Castlebar’s Cox’s found in breach of MEAS Code

A promotion by Cox’s Restaurant and Bar in Castlebar, Co Mayo, was found to be in breach of the MEAS Code of Practice on the Naming, Packaging and Promotion of Alcoholic Drinks recently because it could encourage “illegal, irresponsible or immoderate consumption, such as binge-drinking, drunkenness or drink-driving”.

A member of the public complained that the drinks promotion by Cox’s Restaurant and Bar encouraged illegal or irresponsible drinking.

The advertisement, which appeared on its Facebook page, stated: “Remember what REAL VALUE was? We’ve got it at Cox’s! Get any 3 Pints for €10 Or any 3 Bottles* for €10 *Offer applies to Budweiser, Corona, Bulmers Long Neck, WKD, Breezer, Ice & West Coast Cooler.”
The independent Complaints Panel noted that the MEAS Guidance Notes on Point of Sale Promotions and Materials and Serving of Multiple Drinks state that promotions “identified and agreed to be those that should not be run as they are either unlawful, or entail a disproportionate risk that they will lead directly to alcohol misuse and anti-social behaviour” include  “promotions that encourage or reward the purchase or drinking of large quantities of alcohol in a single session”…[and] “promotions that encourage ‘round buying’”.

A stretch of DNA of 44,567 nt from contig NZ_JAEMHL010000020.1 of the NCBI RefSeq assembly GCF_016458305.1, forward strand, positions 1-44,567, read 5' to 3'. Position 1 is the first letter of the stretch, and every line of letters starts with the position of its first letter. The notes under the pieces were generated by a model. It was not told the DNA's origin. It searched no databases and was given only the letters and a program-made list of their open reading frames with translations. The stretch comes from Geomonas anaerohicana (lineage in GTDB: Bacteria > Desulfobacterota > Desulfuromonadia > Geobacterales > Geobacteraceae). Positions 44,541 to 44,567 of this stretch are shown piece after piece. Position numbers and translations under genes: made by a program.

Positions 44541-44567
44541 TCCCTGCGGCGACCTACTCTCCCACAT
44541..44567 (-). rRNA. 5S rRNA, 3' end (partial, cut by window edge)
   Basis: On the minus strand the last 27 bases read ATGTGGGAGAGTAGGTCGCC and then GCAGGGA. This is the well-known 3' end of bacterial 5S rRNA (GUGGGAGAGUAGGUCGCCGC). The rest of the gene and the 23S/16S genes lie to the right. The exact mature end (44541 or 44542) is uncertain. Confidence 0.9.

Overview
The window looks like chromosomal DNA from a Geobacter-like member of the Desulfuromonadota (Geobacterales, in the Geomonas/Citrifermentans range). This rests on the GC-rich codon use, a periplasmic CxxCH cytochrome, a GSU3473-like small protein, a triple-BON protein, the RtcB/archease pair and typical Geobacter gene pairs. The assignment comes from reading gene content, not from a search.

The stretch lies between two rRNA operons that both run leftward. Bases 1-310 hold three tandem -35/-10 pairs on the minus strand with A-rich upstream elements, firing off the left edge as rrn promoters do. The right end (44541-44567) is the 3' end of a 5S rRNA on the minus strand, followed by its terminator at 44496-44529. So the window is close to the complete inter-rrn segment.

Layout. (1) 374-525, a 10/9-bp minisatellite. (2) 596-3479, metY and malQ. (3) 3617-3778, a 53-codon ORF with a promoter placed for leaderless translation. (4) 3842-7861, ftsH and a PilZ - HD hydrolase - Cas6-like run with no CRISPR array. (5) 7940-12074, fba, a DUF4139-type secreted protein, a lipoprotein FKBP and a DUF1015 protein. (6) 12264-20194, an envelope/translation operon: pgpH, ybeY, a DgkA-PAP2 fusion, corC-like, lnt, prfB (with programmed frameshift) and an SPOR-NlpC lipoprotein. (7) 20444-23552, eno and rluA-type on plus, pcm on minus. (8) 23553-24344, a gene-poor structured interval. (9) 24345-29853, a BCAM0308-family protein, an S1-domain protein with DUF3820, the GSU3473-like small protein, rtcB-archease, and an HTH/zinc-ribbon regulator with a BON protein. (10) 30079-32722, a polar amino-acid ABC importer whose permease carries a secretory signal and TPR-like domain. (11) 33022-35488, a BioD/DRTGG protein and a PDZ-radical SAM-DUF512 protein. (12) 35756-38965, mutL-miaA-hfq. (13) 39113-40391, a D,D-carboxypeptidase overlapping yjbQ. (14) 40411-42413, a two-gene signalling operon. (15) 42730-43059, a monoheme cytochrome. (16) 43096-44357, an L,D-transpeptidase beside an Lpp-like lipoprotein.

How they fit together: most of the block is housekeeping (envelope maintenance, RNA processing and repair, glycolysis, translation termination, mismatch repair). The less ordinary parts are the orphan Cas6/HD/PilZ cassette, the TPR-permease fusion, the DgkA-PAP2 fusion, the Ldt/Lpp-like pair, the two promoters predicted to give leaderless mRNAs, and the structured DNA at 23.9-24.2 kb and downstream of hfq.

The Panel reviewed a copy of the advertisement and noted that the promotion encouraged customers to buy three pints (the equivalent of six standard drinks) for immediate consumption on the premises for a single payment of €10.
The Panel reviewed the correspondence from a representative of Cox’s Restaurant & Bar which stated that, “The offer of three drinks for a price is designed to add value to the occasion of a couple or pair of friends who are having a social drink. We did not limit this offer to a specific time frame and indeed extended it over two days with the intention of rolling it out over the full week’s duration. We believe this promotion could not be considered excessive or irresponsible on our behalf and should be deemed moderate and does not encourage the consumption of large quantities of alcohol in a single session. However we are going to cease the promotion from this date on as we don’t want to engage in any activity that might be deemed to be controversial”.
The Panel considered the promotion in light of the provisions in the MEAS Guidance Notes. It noted that an individual patron was required to buy three pints in order to avail of the reduced price promotion, that the promotion was offered by an on-trade premises and that a minimum quantity of three pints had to be purchased by an individual consumer wishing to avail of the promotion. The Panel concluded that this promotion fell into the category of ‘promotions that entailed a disproportionate risk that they will lead directly to alcohol misuse’ and therefore was in breach of the MEAS Code.
MEAS Chief Executive Fionnuala Sheehan has invited licensees to use the MEAS Code Advisory Service prior to undertaking a drinks promotion to avoid the costs and embarrassment associated with a Code breach.

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